Spam sent from zombie computers--which looks to recipients as if it came from the hijacked computers rather than the true sender--is believed to account for between 50 percent and 90 percent of all unsolicited commercial e-mail, said Don Blumenthal, Internet lab coordinator at the FTC.
The FTC intends to send letters to more than 3,000 Internet service providers worldwide, recommending that they implement steps to limit spam zombies. The recommendations came about after months of work among the different domestic and international agencies, and consultation with e-mail administrators, Internet service providers, and anti-spam groups, Blumenthal said.
One suggestion is that service providers limit the number of e-mails that can be sent--although the FTC deliberately didn't propose a specific number because different users can be expected to send vastly different quantities of e-mail. "There are no hard-and-fast rules--it really depends on the situation," Blumenthal said. "The idea would be to have some limitations in there so that a large flow couldn't just pop up out of nowhere," he added.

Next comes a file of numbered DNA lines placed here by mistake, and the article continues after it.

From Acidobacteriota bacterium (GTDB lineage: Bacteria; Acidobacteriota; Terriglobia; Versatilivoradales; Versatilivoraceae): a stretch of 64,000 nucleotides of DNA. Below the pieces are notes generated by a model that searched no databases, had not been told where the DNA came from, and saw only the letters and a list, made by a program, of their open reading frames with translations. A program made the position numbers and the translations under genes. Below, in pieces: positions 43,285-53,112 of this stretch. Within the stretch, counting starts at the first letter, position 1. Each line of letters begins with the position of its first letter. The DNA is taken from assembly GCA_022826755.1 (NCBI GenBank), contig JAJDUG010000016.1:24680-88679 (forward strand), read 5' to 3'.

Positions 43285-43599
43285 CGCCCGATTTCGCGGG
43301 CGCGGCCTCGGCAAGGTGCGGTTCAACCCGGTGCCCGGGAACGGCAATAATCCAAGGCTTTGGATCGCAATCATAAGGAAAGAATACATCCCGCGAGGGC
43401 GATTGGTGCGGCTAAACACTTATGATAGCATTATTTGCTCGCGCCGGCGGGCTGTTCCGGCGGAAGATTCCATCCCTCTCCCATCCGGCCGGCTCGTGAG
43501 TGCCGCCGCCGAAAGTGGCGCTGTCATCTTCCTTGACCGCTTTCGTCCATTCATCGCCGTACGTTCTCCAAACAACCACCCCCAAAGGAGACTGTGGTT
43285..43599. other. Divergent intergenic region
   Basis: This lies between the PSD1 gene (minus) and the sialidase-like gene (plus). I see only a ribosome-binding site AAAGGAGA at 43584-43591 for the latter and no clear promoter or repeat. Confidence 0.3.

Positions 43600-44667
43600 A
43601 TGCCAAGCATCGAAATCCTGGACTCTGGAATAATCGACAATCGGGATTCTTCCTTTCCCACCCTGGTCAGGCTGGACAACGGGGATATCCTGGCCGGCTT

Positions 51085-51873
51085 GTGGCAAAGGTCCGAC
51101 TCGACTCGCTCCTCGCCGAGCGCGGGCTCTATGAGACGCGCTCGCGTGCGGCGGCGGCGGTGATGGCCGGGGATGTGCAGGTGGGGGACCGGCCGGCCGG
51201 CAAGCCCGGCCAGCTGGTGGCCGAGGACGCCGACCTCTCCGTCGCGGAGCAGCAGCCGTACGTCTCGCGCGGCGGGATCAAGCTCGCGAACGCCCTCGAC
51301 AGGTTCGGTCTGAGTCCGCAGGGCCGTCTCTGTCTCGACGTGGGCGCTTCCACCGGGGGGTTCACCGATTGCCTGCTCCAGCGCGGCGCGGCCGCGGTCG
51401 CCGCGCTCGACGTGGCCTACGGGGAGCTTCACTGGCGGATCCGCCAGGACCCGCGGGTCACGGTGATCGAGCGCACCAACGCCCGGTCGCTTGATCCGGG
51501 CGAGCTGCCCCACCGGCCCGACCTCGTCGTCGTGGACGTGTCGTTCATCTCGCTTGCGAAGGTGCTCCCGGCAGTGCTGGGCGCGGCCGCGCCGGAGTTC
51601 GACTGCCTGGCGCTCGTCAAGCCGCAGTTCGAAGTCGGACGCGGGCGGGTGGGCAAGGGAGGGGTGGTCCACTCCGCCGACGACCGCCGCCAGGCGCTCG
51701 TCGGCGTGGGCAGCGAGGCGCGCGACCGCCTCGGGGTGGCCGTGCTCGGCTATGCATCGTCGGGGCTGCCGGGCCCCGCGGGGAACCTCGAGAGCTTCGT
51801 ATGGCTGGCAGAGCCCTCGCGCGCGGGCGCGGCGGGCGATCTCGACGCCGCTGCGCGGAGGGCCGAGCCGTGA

The FTC also recommends that service providers identify computers sending "atypical" amounts of e-mail--and, if necessary, quarantine those computers until the problem is fixed. Another recommendation is that service providers block port 25, a common port, except for authenticated users. In addition, the FTC is advising Internet service providers to assist consumers with anti-virus tools.
Many Internet service providers already implement at least some of the FTC's proposals, Blumenthal said.